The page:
Hartford Stage and Hartford Public Library Unveil New Program

Check out a theater show … at your local library.

Hartford Stage and the Hartford Public Library have joined together for what they describe as a “multi-tiered community partnership” which will increase Hartford residents’ access to live theater. The main way that will happen is through free tickets to Hartford Stage shows, distributed through the library.

The institutions held a joint press conference at Hartford Stage Friday to announce the project.

The partnership has three main components:

• Hartford Public Library will start a “Library Pass Program” this week where library patrons can “check out” tickets to Hartford Stage shows the same way they might get a museum pass. The main library and all its branches will each have two tickets available for every performance of every Hartford Stage show. Patrons can get the tickets by using their library cards. The tickets can be reserved in advance.

• The library will be overseeing a “Neighborhood Ambassador Program.” Representatives of each neighborhood in which the city has a library will get to see each Hartford Stage show, then be able to see the show again and bring several other people with them.

• The library will select books pertaining to each Hartford Stage show. The books will be on display in the lobby of theater, where they can be checked out using a library card.

“We’ve been talking internally for a couple of years now about how Hartford Stage can better engage the Hartford community,” Hartford Stage Managing Director Michael Stotts said in a Thursday phone interview.

On Nov. 27, Hartford Stage officially announced a separate community-engagement initiative, where local nonprofit organizations from “Hartford’s underserved communities” are given tickets to multiple Hartford Stage shows. Walk in the Light Church of God, the Salvation Army Marshall House Family Shelter and Community Renewal Team’s Generations are the first three organizations to be selected; participants, ranging in age from 9 to 51, attended the recent Hartford Stage production of “A Midsummer Night’s Dream” and will also see the theater’s next two productions.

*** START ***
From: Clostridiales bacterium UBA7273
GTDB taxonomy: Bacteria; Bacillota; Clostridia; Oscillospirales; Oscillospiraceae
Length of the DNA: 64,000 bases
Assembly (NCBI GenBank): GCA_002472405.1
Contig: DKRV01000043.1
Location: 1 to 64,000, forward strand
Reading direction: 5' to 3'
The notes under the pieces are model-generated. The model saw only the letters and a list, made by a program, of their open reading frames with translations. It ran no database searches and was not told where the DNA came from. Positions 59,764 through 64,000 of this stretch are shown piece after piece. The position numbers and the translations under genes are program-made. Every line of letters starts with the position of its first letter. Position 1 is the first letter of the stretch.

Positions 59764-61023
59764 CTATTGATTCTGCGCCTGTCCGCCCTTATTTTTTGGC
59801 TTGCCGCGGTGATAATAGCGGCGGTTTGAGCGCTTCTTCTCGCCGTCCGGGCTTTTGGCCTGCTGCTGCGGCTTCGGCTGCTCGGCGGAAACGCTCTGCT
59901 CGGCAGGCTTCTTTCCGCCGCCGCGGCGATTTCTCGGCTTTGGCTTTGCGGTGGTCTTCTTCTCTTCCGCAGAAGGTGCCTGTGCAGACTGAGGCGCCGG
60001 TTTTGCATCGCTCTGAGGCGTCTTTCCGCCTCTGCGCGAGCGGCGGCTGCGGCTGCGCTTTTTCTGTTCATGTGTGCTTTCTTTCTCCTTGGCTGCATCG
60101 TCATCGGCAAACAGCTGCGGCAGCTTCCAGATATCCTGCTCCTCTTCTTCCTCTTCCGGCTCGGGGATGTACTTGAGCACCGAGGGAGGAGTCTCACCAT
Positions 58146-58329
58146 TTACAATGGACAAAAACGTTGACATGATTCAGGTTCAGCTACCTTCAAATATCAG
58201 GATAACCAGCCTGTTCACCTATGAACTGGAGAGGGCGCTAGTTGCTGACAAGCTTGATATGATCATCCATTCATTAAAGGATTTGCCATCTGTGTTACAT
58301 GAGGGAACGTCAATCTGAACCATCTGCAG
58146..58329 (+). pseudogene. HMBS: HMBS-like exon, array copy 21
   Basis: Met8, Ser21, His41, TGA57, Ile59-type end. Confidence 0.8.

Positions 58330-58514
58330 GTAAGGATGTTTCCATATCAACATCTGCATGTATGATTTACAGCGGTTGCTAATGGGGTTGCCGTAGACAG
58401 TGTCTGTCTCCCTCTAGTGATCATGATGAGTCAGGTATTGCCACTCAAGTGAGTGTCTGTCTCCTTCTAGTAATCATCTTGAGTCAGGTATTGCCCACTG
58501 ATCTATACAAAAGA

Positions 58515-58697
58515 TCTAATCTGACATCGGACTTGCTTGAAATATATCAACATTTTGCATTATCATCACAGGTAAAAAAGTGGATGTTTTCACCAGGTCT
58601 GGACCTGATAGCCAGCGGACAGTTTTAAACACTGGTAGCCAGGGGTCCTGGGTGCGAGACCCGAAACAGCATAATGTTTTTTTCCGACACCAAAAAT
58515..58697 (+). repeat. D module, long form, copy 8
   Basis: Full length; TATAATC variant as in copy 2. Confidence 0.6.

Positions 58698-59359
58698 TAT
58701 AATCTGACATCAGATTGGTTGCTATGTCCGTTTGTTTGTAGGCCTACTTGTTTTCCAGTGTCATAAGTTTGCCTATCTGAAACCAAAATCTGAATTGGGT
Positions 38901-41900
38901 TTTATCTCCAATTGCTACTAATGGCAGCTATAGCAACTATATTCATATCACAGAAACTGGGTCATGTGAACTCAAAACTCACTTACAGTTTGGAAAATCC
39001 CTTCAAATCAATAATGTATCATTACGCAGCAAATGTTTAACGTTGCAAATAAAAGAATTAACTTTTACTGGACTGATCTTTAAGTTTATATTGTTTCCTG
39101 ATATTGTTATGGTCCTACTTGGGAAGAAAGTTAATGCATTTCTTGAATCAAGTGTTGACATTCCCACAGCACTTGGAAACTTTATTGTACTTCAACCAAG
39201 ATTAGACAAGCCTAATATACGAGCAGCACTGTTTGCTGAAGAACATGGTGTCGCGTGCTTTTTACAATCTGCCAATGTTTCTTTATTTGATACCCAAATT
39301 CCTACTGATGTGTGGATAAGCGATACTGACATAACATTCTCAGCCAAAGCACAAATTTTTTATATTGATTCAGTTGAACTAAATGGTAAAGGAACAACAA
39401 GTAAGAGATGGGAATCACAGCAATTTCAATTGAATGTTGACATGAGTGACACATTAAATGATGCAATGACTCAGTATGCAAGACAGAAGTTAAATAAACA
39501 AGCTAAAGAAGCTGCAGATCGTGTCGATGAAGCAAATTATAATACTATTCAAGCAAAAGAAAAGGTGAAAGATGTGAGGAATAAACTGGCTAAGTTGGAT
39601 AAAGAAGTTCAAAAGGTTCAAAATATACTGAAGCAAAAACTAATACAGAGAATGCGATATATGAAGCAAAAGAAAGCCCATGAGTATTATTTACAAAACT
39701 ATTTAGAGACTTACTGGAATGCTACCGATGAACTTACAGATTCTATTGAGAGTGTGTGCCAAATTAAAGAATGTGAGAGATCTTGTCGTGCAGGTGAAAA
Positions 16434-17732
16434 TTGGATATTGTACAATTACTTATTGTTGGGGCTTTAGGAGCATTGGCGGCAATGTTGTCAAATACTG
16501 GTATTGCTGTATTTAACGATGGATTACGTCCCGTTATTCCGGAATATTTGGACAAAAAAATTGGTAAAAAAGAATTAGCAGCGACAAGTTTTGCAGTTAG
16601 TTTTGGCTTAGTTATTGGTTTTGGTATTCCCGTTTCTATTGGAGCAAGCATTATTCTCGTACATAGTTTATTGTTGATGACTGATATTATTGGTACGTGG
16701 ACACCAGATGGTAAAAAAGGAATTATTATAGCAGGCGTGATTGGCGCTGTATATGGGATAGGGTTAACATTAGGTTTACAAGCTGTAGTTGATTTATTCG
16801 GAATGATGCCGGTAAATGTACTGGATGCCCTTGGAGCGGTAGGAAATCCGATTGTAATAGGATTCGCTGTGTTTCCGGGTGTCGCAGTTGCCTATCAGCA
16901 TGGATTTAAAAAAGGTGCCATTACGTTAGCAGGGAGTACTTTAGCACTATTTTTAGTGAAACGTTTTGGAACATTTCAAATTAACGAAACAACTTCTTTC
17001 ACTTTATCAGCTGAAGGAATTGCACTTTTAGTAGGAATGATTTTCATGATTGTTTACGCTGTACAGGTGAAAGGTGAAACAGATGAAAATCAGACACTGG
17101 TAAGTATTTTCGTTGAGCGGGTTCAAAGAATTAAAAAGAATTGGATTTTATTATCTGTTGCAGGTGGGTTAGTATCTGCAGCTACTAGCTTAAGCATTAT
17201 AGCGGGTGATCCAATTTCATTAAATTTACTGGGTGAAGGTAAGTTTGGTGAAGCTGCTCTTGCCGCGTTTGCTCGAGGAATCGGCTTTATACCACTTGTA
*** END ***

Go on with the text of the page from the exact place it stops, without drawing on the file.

Hartford Stage Associate Artistic Director Elizabeth Williamson says “this is the perfect time to launch the library program,” since the theater’s next show — “Feeding the Dragon,” written and performed by Sharon Washington, running Jan. 11 through Feb. 4 — is about Washington’s childhood experiences living in the custodial apartments of public libraries in New York City.

Bridget Quinn-Carey, CEO of the Hartford Public Library system, notes that Hartford Stage also has upcoming shows based on books by Agatha Christie and Edith Wharton. “We are actively promoting this program,” Quinn-Carey said in a phone interview on Thursday. “A big part of promoting it is through the ambassadors — how do we get these tickets in the hands of people who otherwise might not be going to the theater?”

The Hartford Stage/Hartford Public Library arrangement is not the first partnership between a city library system and a major regional theater in Connecticut. The Long Wharf Theatre created a successful partnership with New Haven Public Library five years ago. Passes for tickets to all Long Wharf performances are available at New Haven Public Library branches as well as a number of suburban libraries. The main NHPL branch also maintains a bookcase in the theater’s lobby.

Steve Scarpa, Long Wharf director of marketing and communications, says the program has been “engaging people we don’t always engage” and has led to a larger number of theater-related library talks and activities.

“The individual library passes program was modeled after museum passes,” Scarpa says. After the program took off, “theaters both locally and nationally have been in touch, asking about our model.”

Williamson and Stotts both say the Long Wharf program was an inspiration, and that they were also inspired by the Wadsworth Atheneum’s decision last year to waive admission fees to the museum for Hartford city residents.

At the Friday press conference, Hartford Stage Artistic Director Darko Tresnjak spoke of growing up in Yugoslavia, where most media was government-controlled but where “a small municipal library” gave him “a window into the world. It was imagination, and it was freedom.”

“Feeding the Dragon”’s writer and star Sharon Washington described the project as “a perfect partnership” between “ two of my absolute favorite institutions, and two places that have had the most impact on my life — a theater and a library.”

Margaret Patricelli, whose Robert and Margaret Patricelli Family Foundation is the lead funder of the project, said it “gives visitors to both organizations the feeling that ‘I belong here,’” and that “the strongest reason, for us, to believe in this program is the grass roots elements.”

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